We must ask "WHY?"

We must ask "WHY?"



Wednesday, April 13, 2011

Apollo 13

Apollo 13 was the seventh manned mission in the American Apollo space program and the third intended to land on the Moon. The craft was successfully launched toward the Moon, but the landing had to be aborted after an oxygen tank ruptured, severely damaging the spacecraft's electrical system. The flight was commanded by James A. Lovell with John L. "Jack" Swigert as Command Module pilot and Fred W. Haise as Lunar Module pilot.

The mission was launched on April 11, 1970. Two days later an (April 13) explosion crippled the service module. To conserve its batteries and the oxygen needed for the last hours of flight, the crew instead used the Lunar Module's resources as a "lifeboat" during the return trip to Earth. Despite great hardship caused by limited power, loss of cabin heat, shortage of potable water and the critical need to jury-rig the carbon dioxide removal system, the crew returned safely to Earth on April 17. NASA called the mission a "successful failure".

The mission began with a little-known smaller incident: during the second-stage boost, the center engine shut down two minutes early. The four outboard engines burned longer to compensate, and the vehicle continued to a successful orbit.

En route to the Moon, approximately 200,000 miles from Earth, Mission Control asked the crew to turn on the hydrogen and oxygen tank stirring fans. Approximately 93 seconds later the astronauts heard a loud "bang", accompanied by fluctuations in electrical power and firing of the attitude control thrusters. The crew initially thought that a meteoroid might have struck the Lunar Module (LM).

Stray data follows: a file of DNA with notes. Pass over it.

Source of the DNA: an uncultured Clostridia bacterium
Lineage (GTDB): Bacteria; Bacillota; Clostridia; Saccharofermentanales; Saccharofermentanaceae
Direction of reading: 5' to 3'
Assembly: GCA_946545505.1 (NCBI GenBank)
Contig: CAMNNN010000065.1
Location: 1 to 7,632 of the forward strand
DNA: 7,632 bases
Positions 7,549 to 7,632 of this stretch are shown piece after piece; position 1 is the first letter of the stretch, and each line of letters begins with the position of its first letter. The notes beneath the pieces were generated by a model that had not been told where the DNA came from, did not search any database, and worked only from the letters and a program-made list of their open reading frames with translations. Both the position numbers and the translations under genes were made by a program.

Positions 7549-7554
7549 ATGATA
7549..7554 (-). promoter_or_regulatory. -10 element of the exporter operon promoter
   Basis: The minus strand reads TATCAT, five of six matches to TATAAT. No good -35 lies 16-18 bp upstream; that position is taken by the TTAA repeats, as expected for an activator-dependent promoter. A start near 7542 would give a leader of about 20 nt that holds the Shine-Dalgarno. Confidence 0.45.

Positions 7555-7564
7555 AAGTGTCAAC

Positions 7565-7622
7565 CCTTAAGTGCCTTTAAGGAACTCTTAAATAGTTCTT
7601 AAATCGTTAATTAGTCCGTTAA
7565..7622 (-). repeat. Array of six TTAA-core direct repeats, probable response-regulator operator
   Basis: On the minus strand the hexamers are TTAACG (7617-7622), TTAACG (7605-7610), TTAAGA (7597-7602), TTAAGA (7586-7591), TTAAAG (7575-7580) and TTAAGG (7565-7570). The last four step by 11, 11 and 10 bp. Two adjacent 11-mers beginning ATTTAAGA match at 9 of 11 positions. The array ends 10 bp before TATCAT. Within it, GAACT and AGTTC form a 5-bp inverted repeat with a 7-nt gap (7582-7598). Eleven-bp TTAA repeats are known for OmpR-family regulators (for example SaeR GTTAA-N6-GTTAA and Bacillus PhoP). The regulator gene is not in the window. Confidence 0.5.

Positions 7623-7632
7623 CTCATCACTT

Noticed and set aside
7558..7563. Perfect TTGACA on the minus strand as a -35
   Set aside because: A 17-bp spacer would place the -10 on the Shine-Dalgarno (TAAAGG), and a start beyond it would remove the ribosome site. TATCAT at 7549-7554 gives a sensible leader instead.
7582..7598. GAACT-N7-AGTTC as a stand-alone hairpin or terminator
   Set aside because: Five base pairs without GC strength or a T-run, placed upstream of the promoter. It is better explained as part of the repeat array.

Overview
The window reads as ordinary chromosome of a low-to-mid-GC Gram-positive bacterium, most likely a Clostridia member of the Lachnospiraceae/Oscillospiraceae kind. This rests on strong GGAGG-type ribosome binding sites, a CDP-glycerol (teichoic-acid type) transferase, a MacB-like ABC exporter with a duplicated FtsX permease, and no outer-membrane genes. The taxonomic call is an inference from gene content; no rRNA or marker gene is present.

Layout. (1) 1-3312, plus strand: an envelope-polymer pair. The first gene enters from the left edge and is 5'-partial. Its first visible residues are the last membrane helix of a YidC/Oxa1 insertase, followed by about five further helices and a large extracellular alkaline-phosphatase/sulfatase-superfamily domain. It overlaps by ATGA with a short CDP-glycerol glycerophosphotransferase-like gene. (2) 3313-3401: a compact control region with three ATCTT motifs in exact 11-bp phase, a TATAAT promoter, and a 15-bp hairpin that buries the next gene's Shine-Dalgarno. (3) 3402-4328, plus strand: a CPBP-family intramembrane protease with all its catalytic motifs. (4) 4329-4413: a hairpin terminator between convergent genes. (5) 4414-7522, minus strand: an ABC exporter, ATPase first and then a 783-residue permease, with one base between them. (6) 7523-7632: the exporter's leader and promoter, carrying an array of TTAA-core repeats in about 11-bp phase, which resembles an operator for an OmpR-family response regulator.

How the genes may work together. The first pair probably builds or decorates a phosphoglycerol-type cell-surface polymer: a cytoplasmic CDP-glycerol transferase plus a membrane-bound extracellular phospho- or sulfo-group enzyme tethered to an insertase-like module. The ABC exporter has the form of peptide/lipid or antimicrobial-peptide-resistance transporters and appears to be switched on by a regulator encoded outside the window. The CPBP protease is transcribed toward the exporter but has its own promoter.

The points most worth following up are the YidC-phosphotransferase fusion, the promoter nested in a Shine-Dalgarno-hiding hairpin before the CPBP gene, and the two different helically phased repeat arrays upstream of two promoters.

In fact, the number 2 oxygen tank, one of two in the Service Module (SM), had exploded. The resulting pressure inside the compartment popped the bolts attaching an outer aluminum skin panel, which as it blew off probably caused minor damage to the nearby high-gain S-band antenna used for translunar communications. Communications and telemetry to Earth were lost for 1.8 seconds, until the system automatically corrected by switching the antenna from narrow-band to wide-band mode.

The damage to the Service Module made safe return from a lunar landing impossible, so Lead Flight Director Gene Kranz immediately aborted the mission. Considerable ingenuity under extreme pressure was required from the crew, flight controllers, and support personnel for the safe return.

If you do not know the story, I suggest seeing "Apollo 13" directed by Ron Howard and starring Tom Hanks. It has been noted as one of the most historically accurate films ever made. Even though the real phrase was "Ok, Houston, we've had a problem here." not "Houston, we have a problem.".

The incredible determination and ingenuity to get these brave men home is, in my opinion, the perfect example of what makes the United States great.

Dan Emplit WBFD

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